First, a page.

Jan 26, 2015 · 1 minute

California sheriffs are protesting a feature which allows Waze users to learn the location of police officers because it might allow potential cop-killers to easily find their targets.

The sheriffs are asking Google, which acquired Waze for $1.3 billion as part of its push to offer a more contextual mapping service, to remove the feature from Waze's software.

The feature was originally introduced so drivers could warn each other about sobriety checks, speed traps, and other checkpoints which could lead to fines or legal troubles.

Waze doesn't mark the locations of police officers itself -- that data is provided by the service's customers, who can also notify other drivers when an officer has left the area.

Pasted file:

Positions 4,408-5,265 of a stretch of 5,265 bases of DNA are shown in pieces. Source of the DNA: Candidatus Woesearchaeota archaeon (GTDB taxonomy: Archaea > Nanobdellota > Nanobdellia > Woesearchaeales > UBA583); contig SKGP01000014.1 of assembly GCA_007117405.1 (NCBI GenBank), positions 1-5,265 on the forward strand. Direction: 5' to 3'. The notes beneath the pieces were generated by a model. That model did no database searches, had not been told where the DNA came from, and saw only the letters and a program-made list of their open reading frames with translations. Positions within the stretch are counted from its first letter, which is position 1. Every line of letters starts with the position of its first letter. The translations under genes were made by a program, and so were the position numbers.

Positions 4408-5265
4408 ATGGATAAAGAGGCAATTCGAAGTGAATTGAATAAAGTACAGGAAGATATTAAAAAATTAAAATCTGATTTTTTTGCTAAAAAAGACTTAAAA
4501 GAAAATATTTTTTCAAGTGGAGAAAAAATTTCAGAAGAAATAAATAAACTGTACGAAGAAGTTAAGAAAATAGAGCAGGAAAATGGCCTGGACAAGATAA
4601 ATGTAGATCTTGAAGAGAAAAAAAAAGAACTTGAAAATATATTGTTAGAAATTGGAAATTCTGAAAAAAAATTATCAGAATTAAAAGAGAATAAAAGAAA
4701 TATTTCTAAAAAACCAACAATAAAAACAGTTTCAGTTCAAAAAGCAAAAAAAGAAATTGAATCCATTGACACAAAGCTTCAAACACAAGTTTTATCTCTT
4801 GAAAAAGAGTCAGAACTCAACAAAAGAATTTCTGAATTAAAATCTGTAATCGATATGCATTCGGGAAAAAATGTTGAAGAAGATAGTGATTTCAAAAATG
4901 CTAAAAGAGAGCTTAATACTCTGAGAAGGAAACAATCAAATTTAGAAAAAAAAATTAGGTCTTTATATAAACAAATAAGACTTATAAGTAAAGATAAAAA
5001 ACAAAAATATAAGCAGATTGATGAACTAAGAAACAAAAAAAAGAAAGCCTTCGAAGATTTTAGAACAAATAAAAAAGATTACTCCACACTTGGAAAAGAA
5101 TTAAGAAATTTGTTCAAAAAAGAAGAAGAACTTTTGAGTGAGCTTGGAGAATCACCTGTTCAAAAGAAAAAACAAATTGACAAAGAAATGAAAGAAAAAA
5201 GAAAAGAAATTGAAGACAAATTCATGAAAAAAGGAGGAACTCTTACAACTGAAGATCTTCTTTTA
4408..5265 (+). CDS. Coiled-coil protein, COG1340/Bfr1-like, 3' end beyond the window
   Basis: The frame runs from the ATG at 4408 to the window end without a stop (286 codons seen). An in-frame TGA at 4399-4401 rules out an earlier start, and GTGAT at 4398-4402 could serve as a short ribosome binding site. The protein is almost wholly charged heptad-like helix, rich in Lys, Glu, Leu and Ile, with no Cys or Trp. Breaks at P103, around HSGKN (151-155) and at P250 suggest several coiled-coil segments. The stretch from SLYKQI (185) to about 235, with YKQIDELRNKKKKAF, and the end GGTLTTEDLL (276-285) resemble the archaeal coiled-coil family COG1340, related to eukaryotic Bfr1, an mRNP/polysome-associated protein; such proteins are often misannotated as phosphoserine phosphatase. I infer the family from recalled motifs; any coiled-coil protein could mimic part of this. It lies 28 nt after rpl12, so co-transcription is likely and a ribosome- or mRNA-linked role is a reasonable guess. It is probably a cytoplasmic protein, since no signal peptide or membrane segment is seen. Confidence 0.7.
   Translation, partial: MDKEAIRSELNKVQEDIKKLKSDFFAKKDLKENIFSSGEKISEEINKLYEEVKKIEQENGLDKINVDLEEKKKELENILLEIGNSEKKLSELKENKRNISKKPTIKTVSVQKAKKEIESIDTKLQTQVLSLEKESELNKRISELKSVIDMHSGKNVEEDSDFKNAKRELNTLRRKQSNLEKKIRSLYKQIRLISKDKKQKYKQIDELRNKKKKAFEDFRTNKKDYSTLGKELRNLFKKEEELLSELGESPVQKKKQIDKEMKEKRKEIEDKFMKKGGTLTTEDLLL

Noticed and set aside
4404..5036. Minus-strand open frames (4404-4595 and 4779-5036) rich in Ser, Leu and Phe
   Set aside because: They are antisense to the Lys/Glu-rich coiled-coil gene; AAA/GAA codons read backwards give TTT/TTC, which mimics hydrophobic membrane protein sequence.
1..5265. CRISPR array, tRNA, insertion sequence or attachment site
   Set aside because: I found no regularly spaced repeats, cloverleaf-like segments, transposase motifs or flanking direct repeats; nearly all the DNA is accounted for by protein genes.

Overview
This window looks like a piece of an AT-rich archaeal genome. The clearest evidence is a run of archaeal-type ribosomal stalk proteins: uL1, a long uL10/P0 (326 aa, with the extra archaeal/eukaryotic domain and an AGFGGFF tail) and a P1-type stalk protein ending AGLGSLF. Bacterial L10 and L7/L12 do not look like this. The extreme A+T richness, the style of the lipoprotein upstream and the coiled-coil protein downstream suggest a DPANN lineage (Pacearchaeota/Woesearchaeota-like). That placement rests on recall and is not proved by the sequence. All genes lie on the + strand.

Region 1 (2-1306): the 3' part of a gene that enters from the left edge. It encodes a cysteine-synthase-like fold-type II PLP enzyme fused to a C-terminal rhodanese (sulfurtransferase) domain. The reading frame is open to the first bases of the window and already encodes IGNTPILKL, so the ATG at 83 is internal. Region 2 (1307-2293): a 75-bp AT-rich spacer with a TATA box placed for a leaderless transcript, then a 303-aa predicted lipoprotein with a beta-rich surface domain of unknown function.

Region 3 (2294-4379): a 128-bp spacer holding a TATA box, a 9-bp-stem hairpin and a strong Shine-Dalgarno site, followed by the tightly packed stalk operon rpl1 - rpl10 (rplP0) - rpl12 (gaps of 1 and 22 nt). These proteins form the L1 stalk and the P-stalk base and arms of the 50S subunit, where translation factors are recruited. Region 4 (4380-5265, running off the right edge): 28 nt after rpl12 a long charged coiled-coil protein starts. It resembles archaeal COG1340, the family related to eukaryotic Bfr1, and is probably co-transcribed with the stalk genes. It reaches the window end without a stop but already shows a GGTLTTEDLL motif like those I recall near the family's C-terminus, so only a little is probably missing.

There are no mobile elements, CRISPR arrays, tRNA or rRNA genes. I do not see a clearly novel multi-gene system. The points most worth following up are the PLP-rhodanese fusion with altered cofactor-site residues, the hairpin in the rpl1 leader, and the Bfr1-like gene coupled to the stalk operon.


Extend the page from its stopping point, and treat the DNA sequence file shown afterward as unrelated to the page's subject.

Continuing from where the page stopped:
So it's not clear how Waze is much different from other communications tools that could be used to tell others where an officer is, except insofar as the information is shared with all Waze users instead of just a handful of other people, like it would be on social media.

The protest against this feature follows increased concerns about officer safety after a Baltimore man killed two New York Police Department officers in December 2014.

This has led services like Twitter, YouTube, and Facebook to actively warn law enforcement about ostensible threats against police since the shooting occurred.

Waze seems unlikely to remove this feature, however, with a spokesperson telling the Associated Press that the company already "thinks deeply about safety and security."